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Ivanna Rodriguez

Ivanna Rodriguez is an international student at Calvin University.  She came to Calvin from Honduras and studied Economics and Data Science.  Throughout this interview you’ll hear how proposed legislation around international students along with COVID-19 has affected her.  

This interview is part of our series International Students Speak created to give an inside look at how policies impact real people on the ground.  


OSJ:  What were you planning to do before the pandemic hit?  

IR: I was planning on working for at least a year, and then going to grad school.  I started applying to jobs in February but then COVID happened. I had applied to Optional Practical Training at the beginning of May, my OPT was approved but I still didn't have a job. Under OPT I get 90 days of unemployment and then I would have to leave the country. It was stressful because no one was getting back to me. 

So I decided to change my plans and applied to grad school earlier than I’d anticipated. However, since it was May, the deadline to apply to the programs I wanted had passed. I was going through a lot mentally and emotionally. Back home many people are dying of COVID largely because the government has stolen all the funds for COVID relief. But it got to a point where I just wanted to go back home to be with my family. But the borders were closed, so I couldn’t.

OSJ: But I understand you had an answer to prayer?

IR: I was accepted to a grad program. That was amazing, I was really happy because it's a program that I actually really like and I'm looking forward to.  And then I also got a scholarship that I didn't apply for so it was really nice. And then my summer internship was extended, and that was great because if they hadn’t extended this internship for me before grad school, then I would have had to find a way to go back home and come back in January because you can only be here if you're working. The U.S. government only gives you 90 days of unemployment.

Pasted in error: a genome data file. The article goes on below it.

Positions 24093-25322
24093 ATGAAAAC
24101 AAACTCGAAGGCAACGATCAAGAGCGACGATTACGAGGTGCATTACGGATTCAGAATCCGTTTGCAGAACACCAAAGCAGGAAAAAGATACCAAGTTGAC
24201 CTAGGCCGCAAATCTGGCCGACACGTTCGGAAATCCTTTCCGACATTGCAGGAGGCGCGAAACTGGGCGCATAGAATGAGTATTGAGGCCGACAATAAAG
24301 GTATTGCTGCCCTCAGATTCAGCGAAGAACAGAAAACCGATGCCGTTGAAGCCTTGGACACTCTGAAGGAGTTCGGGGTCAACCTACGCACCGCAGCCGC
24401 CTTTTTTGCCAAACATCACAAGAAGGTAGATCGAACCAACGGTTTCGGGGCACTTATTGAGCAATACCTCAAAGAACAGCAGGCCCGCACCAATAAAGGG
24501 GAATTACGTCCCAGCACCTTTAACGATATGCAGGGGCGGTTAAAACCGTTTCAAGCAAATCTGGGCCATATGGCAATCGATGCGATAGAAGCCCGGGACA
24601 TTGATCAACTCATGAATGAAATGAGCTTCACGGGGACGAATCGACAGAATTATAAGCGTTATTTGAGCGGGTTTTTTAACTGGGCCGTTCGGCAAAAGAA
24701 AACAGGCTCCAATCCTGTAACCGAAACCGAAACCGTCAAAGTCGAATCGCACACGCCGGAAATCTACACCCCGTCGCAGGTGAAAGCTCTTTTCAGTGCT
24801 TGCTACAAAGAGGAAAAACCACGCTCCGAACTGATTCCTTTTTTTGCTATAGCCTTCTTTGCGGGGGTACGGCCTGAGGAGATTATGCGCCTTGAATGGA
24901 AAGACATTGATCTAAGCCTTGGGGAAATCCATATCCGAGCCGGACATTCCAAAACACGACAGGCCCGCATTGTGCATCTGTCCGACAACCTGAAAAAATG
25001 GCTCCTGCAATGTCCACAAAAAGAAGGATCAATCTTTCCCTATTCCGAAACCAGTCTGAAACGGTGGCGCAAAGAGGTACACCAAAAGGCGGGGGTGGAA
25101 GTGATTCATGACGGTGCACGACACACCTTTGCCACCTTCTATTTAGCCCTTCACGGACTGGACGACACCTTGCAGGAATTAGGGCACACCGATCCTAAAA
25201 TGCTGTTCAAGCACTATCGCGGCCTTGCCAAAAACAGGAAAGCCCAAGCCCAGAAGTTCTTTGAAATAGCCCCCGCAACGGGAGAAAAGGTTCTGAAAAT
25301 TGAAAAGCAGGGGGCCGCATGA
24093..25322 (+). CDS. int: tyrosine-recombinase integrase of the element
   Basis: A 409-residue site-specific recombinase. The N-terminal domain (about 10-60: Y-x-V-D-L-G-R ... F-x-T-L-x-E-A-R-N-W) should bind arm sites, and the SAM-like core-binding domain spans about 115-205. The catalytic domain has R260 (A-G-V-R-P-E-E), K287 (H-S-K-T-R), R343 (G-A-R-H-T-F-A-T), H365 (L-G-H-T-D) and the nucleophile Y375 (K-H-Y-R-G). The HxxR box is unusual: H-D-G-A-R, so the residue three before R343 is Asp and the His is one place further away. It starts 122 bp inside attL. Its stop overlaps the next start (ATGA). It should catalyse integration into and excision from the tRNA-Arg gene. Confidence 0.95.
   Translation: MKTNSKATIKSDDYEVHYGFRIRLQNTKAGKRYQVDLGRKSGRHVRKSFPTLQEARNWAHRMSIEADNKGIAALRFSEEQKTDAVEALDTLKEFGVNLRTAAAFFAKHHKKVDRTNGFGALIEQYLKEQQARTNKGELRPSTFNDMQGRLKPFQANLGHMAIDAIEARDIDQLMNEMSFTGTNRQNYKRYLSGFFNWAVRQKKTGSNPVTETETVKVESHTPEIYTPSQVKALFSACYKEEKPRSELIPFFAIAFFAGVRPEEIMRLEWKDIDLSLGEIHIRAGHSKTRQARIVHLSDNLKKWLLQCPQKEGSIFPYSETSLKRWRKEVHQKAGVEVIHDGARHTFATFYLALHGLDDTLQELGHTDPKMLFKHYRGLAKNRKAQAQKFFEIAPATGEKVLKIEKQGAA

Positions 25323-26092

It was literally God and the prayers from my mom and my dad.  I can't describe how awful I felt because I couldn’t even go home because the borders are closed. It's very stressful because you always need to be doing something for the U.S. you never really get a break. 

OSJ: What are some of the differences between your experiences and domestic students?

IR: Americans can just literally be like, “Oh I want to take a gap year, great. I'm gonna travel the world.” You know?  They can do whatever they want and have the time of their life. But international students always need to be doing something academic or professional.  For Optional Practical Training (OPT) we have minimum hours we have to work.  You need to work at least 20, and there is no maximum.

OSJ: What questions have you been asked about your experiences?

IR: I think that's something that frustrates me sometimes.  When I was stressed about all this people said, “Why don’t you just go back home?”  And I was like, first of all, the borders are closed so I can’t, and second, “Have I not told you about the Honduran government?” You know, the government is corrupt.  It's really frustrating because there are many immigrants from Honduras - we've had like the biggest wave of immigrants in the recent years because of all the injustices that are happening back home.  And the difference between them and me is that I am here studying, right?  So I can be here legally, but they can’t. It's very sad because we're both just looking for better opportunities.


 

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